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The student news site of Mountlake Terrace High School in Mountlake Terrace, Washington.

The Hawkeye

The student news site of Mountlake Terrace High School in Mountlake Terrace, Washington.

The Hawkeye

The student news site of Mountlake Terrace High School in Mountlake Terrace, Washington.

The Hawkeye

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The Hawkeye June 2024 Issue
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Brier Terrace might lose Bulldog Brief

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©HAWKEYE image credit: Charli Gilchrist

The journalism program at Brier Terrace Middle School is not going to be offered to students next year.
Brier Terrace teacher Lindsey Shoults confirmed that journalism will not be available to Brier Terrace students next year, along with classes like leadership and other small electives. Due to budget cuts the Edmonds School District is going through, she said, “we can’t justify the cost of paying a teacher to teach these classes when they would otherwise be teaching a core class.”
There will be a dedicated yearbook club next year that will produce the yearbooks for the school, but it is currently unknown if there will be a Journalism club next school year.
However, the yearbook club will be more adult-driven compared to the previous student-driven yearbooks.
Shoults mentioned the McCleary decision, a Washington Supreme Court case from 2012 ruling stating that Washington state was not funding education properly.
This helped push the legislature to act in a way that funded education moving forward, and with the recent global pandemic, the state gave out extra funding to keep schools operating. This didn’t last forever though, and the additional funding will no longer be given to schools starting in Sep. 2024, causing schools to yet again require greater state funding.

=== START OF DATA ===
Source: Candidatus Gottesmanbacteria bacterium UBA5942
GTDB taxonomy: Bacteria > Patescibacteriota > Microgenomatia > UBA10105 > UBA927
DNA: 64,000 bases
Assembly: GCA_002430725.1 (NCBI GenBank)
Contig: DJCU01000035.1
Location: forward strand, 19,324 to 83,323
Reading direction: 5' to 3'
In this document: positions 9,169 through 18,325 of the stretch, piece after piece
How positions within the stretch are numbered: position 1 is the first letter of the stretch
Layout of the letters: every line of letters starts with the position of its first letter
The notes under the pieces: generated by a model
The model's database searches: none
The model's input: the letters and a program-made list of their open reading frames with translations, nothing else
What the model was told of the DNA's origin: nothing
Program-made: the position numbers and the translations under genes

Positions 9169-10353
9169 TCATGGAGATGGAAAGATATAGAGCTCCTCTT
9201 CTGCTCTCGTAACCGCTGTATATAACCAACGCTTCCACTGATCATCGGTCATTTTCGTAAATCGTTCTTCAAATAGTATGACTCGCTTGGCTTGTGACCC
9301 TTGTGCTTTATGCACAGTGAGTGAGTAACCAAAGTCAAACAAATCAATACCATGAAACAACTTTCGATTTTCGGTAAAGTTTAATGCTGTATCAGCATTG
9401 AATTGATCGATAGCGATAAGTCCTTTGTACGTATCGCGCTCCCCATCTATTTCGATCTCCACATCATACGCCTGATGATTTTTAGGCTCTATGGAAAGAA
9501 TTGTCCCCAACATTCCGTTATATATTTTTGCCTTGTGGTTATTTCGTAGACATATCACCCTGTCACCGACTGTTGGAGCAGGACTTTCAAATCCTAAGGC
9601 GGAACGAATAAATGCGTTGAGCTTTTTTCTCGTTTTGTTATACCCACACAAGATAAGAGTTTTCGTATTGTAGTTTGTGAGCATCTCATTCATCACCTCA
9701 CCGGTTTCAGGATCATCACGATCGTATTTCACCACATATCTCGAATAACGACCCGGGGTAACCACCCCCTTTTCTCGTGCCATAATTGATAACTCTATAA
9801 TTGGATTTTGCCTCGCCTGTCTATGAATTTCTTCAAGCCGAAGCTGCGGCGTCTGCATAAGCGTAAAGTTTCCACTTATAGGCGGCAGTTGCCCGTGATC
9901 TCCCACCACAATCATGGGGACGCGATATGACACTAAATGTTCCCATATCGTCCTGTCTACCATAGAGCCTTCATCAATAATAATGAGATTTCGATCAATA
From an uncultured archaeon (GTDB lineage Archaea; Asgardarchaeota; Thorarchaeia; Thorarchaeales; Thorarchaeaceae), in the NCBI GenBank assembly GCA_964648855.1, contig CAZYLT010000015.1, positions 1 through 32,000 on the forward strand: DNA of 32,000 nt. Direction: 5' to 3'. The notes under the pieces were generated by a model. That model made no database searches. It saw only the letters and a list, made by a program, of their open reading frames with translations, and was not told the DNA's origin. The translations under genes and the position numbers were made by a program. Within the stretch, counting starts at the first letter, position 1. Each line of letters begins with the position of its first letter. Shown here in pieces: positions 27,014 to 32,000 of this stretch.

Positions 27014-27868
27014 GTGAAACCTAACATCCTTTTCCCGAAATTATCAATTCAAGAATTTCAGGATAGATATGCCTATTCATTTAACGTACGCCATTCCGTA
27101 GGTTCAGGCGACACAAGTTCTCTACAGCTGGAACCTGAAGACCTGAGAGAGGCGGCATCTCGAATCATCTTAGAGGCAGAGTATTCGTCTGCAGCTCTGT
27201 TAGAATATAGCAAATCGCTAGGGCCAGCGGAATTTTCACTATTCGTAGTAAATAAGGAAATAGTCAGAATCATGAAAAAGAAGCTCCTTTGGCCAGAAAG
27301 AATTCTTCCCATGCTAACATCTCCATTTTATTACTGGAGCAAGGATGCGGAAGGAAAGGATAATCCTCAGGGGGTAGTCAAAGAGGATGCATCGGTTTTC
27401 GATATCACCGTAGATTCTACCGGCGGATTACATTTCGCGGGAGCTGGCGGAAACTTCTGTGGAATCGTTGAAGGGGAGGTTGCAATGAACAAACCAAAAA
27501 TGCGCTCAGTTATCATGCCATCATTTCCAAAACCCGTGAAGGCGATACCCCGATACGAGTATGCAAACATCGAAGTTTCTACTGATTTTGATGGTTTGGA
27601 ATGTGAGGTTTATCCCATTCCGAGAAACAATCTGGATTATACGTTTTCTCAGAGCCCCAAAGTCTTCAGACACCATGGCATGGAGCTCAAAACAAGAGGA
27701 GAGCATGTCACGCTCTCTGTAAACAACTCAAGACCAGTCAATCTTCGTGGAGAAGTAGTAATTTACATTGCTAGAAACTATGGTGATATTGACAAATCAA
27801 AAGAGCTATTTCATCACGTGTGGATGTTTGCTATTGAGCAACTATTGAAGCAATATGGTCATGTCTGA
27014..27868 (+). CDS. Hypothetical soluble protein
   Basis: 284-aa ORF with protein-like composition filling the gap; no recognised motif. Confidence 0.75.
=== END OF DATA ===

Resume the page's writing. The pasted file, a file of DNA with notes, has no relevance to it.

Teachers may be laid off, certain programs may no longer be financially supported, and some schools may be closed. This not only affects the Edmonds School district, but it also affects other school districts nationwide.
Brier Terrace Principal Scott Morrison explained that some classes – including music classes – are rising in popularity and this led to other electives to have enrollment fall a bit, and with the budget cuts the school needs to “be as efficient as possible.”
Since Journalism’s enrollment was going down, it was decided that not offering the class and placing students into another elective would be more effective. This would make it so teachers would not need to sacrifice a period for said elective, compared to a core class like English.
Morrison said this would help to keep the number of students in classes consistent. He said that the “Bulldog Brief” website will most likely not be supported, “because there won’t be anybody to maintain it unless a club decides to do it.”
Shoults agreed, and said that maintaining the Bulldog Brief website does cost the school “a sizable amount of money” according to Shoults.
Both of them were sad to see the class go, especially due to budget reasons.
They both said that it is not ideal to operate the journalism class under these conditions, especially with the cost.
They hope that it can continue as a club, should there be enough dedicated students. The Journalism class was keeping the school informed through their website and video announcements and interacting with other students directly with an advice column and an overall active community on the website.
“It’s unfortunate that we as a district are having to go through these cuts,” Shoults said, “It is sad to take away opportunities for enrichment for our students, in general, whatever they may be.”

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About the Contributors
Brennan Bahe, Hawkeye Staff
Charli Gilchrist
Charli Gilchrist, Tempo Co-Editor-in-Chief & Graphics Editor
Charli "Rain" Gilchrist (he/they) joined HSM in 2022, their freshman year to learn more about journalism and to continue from where they had left off in their role at the Brier Terrace middle school Bulldog Brief. They serve as a writer, graphic artist and graphics editor, and has recently taken on a major role in designing the TEMPO yearbook as well. In their free time, they usually enjoy studying clouds, listening to music, and scrolling through Pinterest. They plan on going to a university of the arts after graduation, but for now they can enjoy contributing to the school paper.
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